New instruments hook to the underwater lab.
Credit: David Fierstein © 2005 MBARI
We heard about the Monterey Bay Aquarium Research Institute's new underwater laboratory in a radio story last fall. When that story aired, the lab (known as the Monterey Accelerated Research System, or MARS) was just getting going, with lots of neat experiments planned. Now, few of those have become a reality.
In case you missed the first story, the MARS is essentially an underwater data hub, perched on the ocean floor almost 3,000 feet below the surface of Monterey Bay. A 32-mile cable connects the system to land, acting as a power cord and data link. Several "underwater extension cords" allow a variety of instruments to plug into the hub, getting power from land and sending back data via the cable. That constant connection is a big step forward in undersea science; without it, researchers have had to use boats to stay physically close to their instruments (something hard to do for very long), or have sent the instruments off on their own, relying on batteries to keep them running and collecting data.
Until late February, earthquake scientists at the UC Berkeley Seismological Laboratory had been using that second method with their seafloor seismic station, the Monterey Ocean Bottom Broadband (MOBB). "We had to wait three months to even know if the instruments were alive," said Barbara Romanowicz, the lab's director. But the MOBB is now plugged in to the MARS system, and is transmitting its information about earthquakes in real-time.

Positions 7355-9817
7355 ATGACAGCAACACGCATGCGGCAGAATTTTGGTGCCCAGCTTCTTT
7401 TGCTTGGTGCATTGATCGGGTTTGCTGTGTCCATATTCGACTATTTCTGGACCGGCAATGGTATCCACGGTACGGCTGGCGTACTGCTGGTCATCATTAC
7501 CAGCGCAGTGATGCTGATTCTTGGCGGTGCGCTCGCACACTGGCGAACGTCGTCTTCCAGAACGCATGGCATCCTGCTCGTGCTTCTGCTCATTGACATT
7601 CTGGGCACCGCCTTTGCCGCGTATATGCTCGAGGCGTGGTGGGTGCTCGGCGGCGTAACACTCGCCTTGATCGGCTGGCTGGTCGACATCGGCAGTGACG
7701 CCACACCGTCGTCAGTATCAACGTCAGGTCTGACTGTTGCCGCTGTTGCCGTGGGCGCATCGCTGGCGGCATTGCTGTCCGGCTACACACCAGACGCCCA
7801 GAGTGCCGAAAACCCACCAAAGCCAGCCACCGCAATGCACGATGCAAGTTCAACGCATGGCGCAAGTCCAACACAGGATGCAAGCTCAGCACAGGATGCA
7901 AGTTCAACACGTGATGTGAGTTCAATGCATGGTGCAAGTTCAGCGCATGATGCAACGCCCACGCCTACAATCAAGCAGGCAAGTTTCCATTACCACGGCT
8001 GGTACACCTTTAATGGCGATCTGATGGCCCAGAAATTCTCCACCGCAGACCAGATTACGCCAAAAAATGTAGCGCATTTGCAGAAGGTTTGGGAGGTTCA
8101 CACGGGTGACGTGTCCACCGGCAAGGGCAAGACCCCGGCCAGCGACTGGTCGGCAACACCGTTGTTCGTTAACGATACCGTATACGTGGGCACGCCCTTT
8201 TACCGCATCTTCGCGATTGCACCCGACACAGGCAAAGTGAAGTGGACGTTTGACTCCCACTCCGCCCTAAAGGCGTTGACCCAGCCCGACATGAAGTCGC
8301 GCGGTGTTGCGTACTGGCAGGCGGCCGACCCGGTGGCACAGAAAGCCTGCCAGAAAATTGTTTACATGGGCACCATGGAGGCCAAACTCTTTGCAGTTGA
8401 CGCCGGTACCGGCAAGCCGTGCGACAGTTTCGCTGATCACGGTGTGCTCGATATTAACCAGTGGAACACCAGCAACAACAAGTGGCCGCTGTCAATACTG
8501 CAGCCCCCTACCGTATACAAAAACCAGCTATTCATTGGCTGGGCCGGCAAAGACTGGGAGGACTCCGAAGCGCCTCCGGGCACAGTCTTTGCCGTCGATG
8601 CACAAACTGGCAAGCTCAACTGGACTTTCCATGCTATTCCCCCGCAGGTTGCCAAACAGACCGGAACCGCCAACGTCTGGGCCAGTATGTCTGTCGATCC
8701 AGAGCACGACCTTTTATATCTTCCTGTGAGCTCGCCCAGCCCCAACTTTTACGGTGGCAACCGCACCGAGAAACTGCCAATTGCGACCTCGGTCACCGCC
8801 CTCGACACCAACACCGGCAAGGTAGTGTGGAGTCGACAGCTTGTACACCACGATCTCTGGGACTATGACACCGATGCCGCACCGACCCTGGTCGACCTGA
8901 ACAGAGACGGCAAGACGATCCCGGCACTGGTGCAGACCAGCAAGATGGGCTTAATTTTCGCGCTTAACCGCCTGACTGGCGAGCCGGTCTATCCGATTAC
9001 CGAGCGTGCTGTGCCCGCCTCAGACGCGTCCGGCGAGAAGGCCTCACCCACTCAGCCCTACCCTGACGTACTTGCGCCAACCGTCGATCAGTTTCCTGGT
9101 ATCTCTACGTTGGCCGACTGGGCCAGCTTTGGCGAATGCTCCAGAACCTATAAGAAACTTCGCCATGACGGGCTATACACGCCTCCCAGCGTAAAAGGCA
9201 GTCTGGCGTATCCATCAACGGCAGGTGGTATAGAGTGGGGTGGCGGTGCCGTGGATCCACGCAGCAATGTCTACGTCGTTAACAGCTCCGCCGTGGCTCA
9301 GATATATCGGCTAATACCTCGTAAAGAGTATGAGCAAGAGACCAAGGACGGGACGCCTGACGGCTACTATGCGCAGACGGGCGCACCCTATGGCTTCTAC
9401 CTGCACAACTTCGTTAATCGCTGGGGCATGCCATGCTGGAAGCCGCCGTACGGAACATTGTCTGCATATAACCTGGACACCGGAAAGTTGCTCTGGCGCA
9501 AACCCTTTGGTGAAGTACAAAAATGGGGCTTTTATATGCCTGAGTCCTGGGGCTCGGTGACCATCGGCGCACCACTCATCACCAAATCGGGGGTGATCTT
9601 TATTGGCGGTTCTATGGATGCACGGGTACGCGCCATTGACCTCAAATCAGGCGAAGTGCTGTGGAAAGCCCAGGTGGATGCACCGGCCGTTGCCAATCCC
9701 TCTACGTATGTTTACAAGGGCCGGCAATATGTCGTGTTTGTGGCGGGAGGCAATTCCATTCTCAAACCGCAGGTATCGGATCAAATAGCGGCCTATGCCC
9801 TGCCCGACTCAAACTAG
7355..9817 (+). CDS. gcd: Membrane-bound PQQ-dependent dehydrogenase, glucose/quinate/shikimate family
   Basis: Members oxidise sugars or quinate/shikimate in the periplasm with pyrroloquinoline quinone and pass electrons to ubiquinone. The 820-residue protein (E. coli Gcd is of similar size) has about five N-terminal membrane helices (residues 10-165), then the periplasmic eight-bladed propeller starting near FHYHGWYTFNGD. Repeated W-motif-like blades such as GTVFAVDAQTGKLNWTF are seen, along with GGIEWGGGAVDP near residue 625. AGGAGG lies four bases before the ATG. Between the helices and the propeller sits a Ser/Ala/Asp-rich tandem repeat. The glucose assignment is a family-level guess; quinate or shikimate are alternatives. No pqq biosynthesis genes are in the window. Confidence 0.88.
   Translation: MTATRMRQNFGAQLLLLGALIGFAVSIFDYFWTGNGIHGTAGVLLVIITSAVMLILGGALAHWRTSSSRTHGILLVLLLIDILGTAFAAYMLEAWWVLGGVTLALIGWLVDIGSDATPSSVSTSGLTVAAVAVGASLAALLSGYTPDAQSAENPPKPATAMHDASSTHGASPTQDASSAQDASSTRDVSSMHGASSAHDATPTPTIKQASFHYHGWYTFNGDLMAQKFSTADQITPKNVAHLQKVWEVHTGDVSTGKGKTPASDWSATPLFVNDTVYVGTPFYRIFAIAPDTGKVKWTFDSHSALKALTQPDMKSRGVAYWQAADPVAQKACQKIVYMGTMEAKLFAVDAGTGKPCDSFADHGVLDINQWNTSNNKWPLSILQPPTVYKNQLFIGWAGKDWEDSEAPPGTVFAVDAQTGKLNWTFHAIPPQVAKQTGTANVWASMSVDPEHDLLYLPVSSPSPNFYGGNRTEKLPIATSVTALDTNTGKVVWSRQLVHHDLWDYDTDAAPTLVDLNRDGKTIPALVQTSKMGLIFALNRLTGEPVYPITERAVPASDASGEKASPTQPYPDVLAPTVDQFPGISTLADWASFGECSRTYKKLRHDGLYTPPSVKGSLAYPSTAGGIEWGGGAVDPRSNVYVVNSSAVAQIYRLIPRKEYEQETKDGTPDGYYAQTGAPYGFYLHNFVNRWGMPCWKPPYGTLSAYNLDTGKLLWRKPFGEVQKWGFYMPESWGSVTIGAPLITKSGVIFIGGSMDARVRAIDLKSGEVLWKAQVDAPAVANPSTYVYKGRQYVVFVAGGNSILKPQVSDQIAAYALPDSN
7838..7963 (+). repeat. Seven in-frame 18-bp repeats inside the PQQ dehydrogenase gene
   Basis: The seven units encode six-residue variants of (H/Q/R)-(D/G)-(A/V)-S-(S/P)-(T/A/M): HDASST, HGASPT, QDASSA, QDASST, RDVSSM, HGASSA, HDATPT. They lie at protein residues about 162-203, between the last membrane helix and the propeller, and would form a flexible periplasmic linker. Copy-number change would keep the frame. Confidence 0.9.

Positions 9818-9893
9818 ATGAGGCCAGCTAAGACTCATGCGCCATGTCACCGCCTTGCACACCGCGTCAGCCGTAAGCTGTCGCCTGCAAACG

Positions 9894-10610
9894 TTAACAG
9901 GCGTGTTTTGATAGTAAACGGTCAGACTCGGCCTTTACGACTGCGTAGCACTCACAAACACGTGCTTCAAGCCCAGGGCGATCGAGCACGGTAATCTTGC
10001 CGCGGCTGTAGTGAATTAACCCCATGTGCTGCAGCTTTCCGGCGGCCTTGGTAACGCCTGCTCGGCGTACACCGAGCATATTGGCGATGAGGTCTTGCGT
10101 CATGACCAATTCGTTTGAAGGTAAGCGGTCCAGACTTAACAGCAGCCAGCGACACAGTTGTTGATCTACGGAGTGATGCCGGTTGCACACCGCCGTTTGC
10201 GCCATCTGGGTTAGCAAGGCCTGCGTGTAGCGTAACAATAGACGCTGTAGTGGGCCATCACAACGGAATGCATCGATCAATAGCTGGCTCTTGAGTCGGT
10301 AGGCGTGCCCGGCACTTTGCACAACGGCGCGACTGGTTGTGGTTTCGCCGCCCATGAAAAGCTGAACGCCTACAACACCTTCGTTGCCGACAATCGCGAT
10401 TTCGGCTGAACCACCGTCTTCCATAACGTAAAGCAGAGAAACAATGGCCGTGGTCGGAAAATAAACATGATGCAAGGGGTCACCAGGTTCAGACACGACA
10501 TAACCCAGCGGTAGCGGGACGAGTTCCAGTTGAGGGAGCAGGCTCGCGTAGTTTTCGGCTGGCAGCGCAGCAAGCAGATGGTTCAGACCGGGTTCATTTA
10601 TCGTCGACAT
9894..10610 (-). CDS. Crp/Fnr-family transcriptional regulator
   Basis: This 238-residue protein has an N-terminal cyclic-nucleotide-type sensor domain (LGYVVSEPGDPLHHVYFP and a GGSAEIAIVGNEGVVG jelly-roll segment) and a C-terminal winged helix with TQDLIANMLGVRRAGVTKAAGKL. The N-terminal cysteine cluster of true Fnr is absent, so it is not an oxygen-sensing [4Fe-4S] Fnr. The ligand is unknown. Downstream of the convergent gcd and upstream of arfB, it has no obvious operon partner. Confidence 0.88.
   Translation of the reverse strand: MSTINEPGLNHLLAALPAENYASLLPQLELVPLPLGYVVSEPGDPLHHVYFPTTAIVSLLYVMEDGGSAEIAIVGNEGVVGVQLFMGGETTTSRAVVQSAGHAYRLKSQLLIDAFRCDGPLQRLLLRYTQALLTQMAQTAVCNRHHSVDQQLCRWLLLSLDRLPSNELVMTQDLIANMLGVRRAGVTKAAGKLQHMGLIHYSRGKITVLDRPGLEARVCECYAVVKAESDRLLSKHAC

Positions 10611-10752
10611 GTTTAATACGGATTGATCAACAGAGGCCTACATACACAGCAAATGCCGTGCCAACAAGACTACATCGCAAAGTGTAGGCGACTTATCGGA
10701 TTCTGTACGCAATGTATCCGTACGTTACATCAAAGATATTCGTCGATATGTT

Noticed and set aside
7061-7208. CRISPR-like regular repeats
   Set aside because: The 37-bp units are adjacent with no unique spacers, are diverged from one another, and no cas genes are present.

That new stream of information could be especially valuable in California, because the MOBB provides a unique view of the main fault system, the San Andreas, which runs along the Northern California coast. Most seismometers are land-based, and therefore positioned on the east side of the fault. The MOBB is on the west side of the fault, offering a helpful perspective on the fault's shifts and shakes.
The researchers hope that the MOBB's new stream of real-time data will improve their earthquake models, and perhaps eventually help provide early warnings about impending quakes (for more on that topic, see the TV story, Earthquakes: Breaking New Ground).